GENEVA (Reuters) - Chinese activists have faced detentions and travel bans ahead of a U.N. forum due to scrutinize Beijing's human rights record, United Nations rights investigators said on Wednesday.
Two of the activists, Cao Shunli and Chen Jianfang, were barred from boarding flights to Geneva to participate in the October 22 session of the U.N. Human Rights Council, the independent experts said, citing reports.
"Activists have been reportedly threatened, arrested or banned from taking part in demonstrations or stopped from leaving China in the run-up (to the review)," they said in a statement.
"These cases seem part of a pattern of increased harassment by China of those calling for greater accountability of public officials, transparency and political and legal reforms," they said, urging an impartial probe of the activists' treatment.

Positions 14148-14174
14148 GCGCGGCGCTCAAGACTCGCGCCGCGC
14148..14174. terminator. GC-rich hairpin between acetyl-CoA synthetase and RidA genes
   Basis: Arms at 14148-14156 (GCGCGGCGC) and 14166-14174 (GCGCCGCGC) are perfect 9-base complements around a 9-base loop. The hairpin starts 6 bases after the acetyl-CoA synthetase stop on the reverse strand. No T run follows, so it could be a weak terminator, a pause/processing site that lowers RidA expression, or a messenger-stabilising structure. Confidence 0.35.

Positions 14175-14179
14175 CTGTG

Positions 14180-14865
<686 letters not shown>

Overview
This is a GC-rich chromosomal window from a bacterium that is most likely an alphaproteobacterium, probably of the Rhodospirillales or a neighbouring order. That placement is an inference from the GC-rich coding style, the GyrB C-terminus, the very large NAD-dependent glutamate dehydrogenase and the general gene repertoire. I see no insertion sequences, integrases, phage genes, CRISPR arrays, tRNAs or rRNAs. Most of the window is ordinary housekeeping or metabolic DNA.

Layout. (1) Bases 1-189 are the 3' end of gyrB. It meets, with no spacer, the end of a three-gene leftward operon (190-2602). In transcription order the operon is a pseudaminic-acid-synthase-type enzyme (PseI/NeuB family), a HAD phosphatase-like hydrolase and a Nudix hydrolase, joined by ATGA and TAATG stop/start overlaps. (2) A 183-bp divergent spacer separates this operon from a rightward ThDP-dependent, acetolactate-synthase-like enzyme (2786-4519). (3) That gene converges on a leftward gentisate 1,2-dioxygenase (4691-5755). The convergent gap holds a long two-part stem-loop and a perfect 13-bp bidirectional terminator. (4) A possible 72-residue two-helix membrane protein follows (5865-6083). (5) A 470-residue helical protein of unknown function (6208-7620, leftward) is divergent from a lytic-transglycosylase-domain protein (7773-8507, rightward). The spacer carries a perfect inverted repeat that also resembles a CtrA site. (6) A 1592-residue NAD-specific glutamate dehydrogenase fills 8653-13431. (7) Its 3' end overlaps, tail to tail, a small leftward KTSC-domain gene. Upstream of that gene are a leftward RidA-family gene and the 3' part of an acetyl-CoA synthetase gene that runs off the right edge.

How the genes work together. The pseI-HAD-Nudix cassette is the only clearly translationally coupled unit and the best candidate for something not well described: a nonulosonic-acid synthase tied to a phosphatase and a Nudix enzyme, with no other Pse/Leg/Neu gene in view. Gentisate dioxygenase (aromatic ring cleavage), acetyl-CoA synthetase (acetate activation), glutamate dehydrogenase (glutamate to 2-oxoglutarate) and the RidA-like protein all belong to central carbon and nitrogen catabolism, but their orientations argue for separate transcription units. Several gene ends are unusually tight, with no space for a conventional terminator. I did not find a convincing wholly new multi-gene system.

A friend of Cao said in Beijing on September 30 that authorities had detained her. Cao helped stage a sit-in this year outside the Foreign Ministry to press for the public to be allowed to contribute to a national human rights report.
Cao was detained by security authorities on September 14 and her family appears not to have received any formal notification of her detention, the U.N. statement said.
Chen Jianfang has been told she is barred from travelling abroad for life, it added.
The Human Rights Council examines the record of each U.N. member state every four years.
Activists and governments are expected to press Beijing on the detention of dissidents and activists through the use of sweeping security laws and party-run courts to punish critics, as well as imposition of the death penalty.
At its last review in 2009, China accepted recommendations to strengthen its engagement with civil society so as to protect human rights, the U.N. investigators said.
Reporting by Stephanie Nebehay, editing by Gareth Jones